Meet Brett Morris, New Beef Board Chairman

Brett Morris family photoDairy producer, cow-calf and stocker operator Brett Morris from Ninnekah, Okla., was elected by fellow Cattlemen’s Beef Board (CBB) members to serve as CBB chairman in 2017. The vote came today during the 2017 Cattle Industry Annual Convention in Nashville, Tenn.

Get to know Brett in the following interview:

Tell us about yourself and your history in the beef industry.

I'm a third generation dairy farmer. Although we recently sold the milking herd, I’m still involved in raising replacement registered Holstein heifers and I also retain ownership in several registered national show-quality Holstein cows that are being housed at Oklahoma State University for teaching purposes. 

My father and I are partners in our farming operation, which consists of 1,000 acres of alfalfa, wheat and grassland. We are currently rebuilding our beef herd of commercial Black Angus cows, raising the steers to feeder weight and keeping the heifers for replacement and breeding them artificially. Being a diversified operation, we also own and operate Washita Fertilizer Company.

I was originally nominated to the Beef Board by the Dairy Farmers of America and remain active in both industry and community activities. I have served as chairman of the Oklahoma Dairy Commission, vice chairman of the Oklahoma Johne's Advisory Committee, as a district voting delegate to DFA, and as chairman and vice chairman of the Oklahoma Beef Council, which I have served on since 2005. I have also served on the checkoff's Joint Retail Committee as a representative for the Federation of State Beef Councils, was president of the Oklahoma Holstein Association, and was active in the National Council of Brett Morris farm shotFarmer Cooperatives.

In addition to DFA, I am a member of the Oklahoma Farmers and Ranchers Mutual Insurance Company (a National Farmers Union affiliate), the Oklahoma Cattlemen's Association, Holstein Association of America, and Oklahoma Holstein Association. 

In my community, I have enjoyed being a judge at the Arizona State Fair, the Sooner State Dairy Show, various state and local FFA events, as well as being a member of the Ninnekah City Council. My family and I attend Woodland Hills Baptist Church. 

What do you believe is the biggest strength you bring to the table as chair?

I believe the biggest strength I bring to the table as chairman is my ability to effectively listen to the concerns of others and make objective decisions with the best outcome that benefits everyone. I also embrace the team approach to accomplishing tasks and believe that when you are surrounded by strong team leaders—in this case the CBB staff and members—great things develop that could not be accomplished by a single person.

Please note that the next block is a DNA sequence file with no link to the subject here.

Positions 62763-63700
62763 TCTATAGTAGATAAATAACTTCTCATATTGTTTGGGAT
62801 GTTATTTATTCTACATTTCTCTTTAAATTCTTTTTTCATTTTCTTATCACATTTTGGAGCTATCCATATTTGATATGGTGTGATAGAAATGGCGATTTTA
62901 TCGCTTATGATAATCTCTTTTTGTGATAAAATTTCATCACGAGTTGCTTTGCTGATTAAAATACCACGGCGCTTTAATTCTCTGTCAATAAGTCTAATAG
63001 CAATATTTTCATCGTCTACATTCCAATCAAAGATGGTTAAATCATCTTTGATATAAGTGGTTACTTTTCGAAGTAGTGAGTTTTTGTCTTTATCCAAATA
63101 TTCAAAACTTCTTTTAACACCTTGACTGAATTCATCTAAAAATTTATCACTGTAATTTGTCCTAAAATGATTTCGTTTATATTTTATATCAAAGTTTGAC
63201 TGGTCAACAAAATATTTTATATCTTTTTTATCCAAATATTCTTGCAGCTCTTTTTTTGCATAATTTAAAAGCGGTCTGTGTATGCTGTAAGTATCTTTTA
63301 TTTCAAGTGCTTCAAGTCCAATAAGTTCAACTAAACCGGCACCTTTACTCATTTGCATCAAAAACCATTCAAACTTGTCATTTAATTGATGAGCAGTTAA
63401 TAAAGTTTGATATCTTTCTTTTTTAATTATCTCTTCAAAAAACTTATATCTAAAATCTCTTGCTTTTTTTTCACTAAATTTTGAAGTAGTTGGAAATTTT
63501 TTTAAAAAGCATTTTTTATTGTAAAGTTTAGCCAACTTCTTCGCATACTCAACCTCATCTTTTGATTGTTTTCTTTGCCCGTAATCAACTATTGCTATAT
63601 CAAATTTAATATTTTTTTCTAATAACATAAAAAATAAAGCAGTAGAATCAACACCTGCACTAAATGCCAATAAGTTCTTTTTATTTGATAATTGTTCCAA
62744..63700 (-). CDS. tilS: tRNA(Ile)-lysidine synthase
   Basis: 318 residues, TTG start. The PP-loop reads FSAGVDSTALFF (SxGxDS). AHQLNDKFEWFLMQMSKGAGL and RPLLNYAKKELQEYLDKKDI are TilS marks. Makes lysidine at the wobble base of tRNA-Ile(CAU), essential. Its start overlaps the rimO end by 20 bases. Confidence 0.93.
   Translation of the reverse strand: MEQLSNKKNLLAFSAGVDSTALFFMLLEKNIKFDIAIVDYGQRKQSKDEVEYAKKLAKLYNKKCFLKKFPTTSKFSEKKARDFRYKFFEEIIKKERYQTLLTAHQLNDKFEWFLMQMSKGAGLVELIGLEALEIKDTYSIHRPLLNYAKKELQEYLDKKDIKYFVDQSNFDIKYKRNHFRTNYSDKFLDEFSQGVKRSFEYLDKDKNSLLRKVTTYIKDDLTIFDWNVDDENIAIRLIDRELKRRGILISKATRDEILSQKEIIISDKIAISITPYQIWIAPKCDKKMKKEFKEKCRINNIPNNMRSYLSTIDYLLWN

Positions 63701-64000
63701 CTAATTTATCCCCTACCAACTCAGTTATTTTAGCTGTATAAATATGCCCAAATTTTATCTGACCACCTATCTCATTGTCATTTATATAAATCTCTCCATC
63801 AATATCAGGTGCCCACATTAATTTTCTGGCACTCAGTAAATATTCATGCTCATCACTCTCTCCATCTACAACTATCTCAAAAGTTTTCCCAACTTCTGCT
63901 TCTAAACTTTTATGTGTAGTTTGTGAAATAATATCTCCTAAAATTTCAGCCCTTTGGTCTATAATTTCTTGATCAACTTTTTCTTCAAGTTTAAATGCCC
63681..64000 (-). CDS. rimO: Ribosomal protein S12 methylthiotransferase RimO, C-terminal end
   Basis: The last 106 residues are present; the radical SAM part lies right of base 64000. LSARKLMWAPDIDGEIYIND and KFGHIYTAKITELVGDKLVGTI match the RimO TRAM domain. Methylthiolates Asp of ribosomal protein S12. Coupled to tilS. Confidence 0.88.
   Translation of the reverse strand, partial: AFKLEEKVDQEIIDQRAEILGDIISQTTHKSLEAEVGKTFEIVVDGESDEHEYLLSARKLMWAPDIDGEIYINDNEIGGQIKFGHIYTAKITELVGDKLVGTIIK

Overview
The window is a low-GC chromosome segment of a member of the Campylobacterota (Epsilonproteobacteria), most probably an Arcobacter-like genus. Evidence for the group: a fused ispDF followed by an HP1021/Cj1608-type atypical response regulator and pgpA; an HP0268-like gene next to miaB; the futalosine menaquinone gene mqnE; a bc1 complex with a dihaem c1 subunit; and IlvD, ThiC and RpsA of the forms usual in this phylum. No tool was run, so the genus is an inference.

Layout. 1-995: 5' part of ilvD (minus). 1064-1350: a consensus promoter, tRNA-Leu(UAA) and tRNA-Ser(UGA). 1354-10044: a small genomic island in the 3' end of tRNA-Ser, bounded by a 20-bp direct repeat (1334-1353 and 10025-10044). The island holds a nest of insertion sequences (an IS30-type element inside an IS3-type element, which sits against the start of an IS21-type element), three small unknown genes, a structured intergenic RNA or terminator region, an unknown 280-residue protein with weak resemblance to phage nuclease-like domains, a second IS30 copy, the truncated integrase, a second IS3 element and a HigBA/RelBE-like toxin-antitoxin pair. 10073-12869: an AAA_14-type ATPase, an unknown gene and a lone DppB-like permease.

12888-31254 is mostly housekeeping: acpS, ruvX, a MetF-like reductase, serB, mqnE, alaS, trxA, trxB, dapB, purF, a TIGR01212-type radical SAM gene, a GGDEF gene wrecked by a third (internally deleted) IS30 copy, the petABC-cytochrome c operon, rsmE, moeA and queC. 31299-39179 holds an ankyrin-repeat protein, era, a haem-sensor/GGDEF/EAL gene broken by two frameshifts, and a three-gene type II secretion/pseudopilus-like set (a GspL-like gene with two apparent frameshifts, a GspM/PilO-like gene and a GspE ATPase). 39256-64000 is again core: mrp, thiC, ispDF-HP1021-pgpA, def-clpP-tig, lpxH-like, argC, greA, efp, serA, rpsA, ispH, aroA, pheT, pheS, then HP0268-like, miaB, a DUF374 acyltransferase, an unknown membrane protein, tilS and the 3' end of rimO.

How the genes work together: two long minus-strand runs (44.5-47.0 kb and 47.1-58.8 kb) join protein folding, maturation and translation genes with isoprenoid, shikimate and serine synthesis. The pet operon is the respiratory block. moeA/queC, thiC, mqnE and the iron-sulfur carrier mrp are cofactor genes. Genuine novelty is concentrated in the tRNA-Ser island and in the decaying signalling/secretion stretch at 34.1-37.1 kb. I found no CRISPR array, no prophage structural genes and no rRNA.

Tell us about your family.

I am extremely proud of my family. My wife Jackie and I have three daughters and one son ranging in ages from 9 to 35. Our oldest daughter, an elementary school teacher, lives nearby on our farm with her family (including two of our granddaughters). Our son is a chef at a high-end steak and chophouse in Dallas. Our second daughter, a freelance photographer, lives just 30 miles away with her family (including our youngest granddaughter). Our youngest daughter lives at home and enjoys singing, piano and gymnastics. My parents are Earl Jr. and Barbara Morris, with whom I have ranched and farmed with all my life.

What do you hope to accomplish during your year as chair?

I hope to accomplish a better understanding of how the checkoff is used through investor education and communication. Since I have had the opportunity to speak with investors throughout the nation over the past few years, I have learned that there are numerous misconceptions about how their checkoff dollars are spent. I have discovered that when you are able to have an open, transparent and educational conversation with producers to dispel those myths, they become more confident that their investment is being spent wisely.  

What do you see as one of the biggest challenges facing the checkoff and the industry?

I can see more than one challenge. The most challenging issue would be the limited amount of assessments being collected to pay for all the programs. We have been faced with this dilemma for several years, mainly due to the nation’s declining herd. The industry is now in an upward trend of building the herd, which brings us a larger beef supply.

With 95 percent of the world’s population and 80 percent of the global buying power outside of the United States, the second issue is moving our beef internationally. We can consume only so much beef domestically, which is why export growth is so important to balance the scales of supply and demand. 

What would you like every investor to know about their Beef Checkoff Program? 

I would like the investor to know that every board member volunteers his or her time and works extremely hard to ensure that checkoff investors receive the biggest bang for their buck. There are countless days and hours put into the work done by the board members on committees throughout the year, as well as back home in their individual communities. I understand and appreciate the time commitment invested by the board members and hope that the investors do as well.

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